“I got together a band from joinmyband.com, the dodgiest thing ever. Luckily I didn’t get any dodgy ones, but found these three girls and we played indie rock punk. It was really rubbish but it was fun. The girls left me to go to uni, they didn’t think the band was going to go anywhere. I still maintain that we could have headlined the O2 one day, but whatever.
Then I started making songs on my computer and messing around on my own and Girli was born. I think it must have been two years ago now. A few months later I got label interest. I was playing loads of gigs and I was going to loads of networking events and stuff, desperately trying to get a manager. And I met this guy who had been a rapper, he was a rookie manager and he started managing me, which was a bit of a disaster really, because he was super young as well and it was kind of messing around. Then I got a new manager who knew what he was doing a little more and started putting out more music on my own and the label got involved.”
I had a lot of fun at your Camden show – whose idea was it to string tampons from the ceiling?
“That was such a fun gig, everyone was so up for everything. I threw a Donald Trump pinata at them and they were so up for it! I always like to involve sanitary products in my shows. I used to chuck them out at the crowd. I think people think I do it to shock, and really I just do it because I don’t think that tampons or periods should be something that’s taboo. It’s just something that comes with being a woman. I feel like if I string tampons up at my show it’ll help people be like, “oh, tampons – whatever.””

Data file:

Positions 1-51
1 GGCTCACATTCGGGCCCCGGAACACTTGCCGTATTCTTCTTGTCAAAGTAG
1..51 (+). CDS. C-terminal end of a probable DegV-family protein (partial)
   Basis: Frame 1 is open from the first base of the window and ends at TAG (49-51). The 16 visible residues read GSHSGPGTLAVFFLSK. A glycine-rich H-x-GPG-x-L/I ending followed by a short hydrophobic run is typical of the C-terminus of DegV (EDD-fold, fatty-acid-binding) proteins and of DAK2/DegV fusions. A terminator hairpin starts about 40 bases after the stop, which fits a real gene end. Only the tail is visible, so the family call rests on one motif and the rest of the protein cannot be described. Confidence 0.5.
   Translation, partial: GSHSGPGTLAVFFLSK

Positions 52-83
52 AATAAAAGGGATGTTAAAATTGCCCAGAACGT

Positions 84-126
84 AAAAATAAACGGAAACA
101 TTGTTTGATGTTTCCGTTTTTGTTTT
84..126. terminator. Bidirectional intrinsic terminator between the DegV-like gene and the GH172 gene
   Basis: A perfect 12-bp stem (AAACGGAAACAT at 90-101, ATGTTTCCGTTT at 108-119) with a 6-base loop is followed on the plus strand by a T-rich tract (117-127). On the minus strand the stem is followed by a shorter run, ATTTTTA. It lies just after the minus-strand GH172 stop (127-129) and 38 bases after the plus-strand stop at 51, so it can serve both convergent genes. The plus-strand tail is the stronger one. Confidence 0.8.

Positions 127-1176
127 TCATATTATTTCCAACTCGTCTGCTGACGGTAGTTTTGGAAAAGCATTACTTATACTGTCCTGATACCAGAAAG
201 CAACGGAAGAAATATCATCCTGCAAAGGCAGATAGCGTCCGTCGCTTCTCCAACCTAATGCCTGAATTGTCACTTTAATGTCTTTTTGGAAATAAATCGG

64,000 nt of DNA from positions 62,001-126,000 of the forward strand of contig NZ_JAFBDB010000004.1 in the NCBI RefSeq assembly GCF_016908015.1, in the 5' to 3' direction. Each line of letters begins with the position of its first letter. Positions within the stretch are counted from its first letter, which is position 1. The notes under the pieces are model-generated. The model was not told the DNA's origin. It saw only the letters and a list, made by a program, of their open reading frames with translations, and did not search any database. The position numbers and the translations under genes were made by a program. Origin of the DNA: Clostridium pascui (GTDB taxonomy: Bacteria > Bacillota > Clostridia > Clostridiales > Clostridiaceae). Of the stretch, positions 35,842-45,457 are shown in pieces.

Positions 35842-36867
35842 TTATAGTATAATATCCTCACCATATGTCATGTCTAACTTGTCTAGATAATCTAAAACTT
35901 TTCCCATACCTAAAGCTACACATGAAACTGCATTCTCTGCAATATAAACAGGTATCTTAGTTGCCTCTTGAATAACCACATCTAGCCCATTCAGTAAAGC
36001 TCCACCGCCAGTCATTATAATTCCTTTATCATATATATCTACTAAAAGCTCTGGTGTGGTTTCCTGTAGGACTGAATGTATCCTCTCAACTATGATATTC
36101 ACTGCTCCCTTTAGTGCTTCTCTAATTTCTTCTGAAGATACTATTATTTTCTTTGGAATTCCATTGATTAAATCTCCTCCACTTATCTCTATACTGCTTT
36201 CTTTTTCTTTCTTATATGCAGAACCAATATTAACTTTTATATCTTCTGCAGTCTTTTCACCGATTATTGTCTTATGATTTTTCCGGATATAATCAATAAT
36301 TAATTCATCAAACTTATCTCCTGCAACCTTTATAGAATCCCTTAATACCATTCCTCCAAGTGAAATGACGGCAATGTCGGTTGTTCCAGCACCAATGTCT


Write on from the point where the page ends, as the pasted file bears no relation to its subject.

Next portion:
So, tell us about your first period…
“I remember being really upset because I was really late in having my period. Obviously now I’m like, “huh! Upset! Could have gone a few more years without bothering with it!” But I remember all of my friends and all of the girls in my class were like, “oh my god, period talk”, and I had to be like, “yeah, totally, LOL”, when I had no idea what was going on. I felt like such a baby.
I had just turned 15 and I got my period at home. It wasn’t a messy story: I went to the loo and was like, “oh, blood!” And I remember walking out and my dad was standing outside and the first thing I said to him was, “Dad, I’m a woman now”. And he just looked at me and said, “no, you’re not.”
My mum was a legend, she was prepared. She was like, “Here are some I had earlier,” and revealed a whole cupboard of sanitary products.”
Do you have a period craving?
“To be honest, it’s just a craving for everything. I just eat like a horse when I’m on my period. But in general, chocolate is always the go-to. Chocolate all day, every day.”
Can you tell when it’s coming?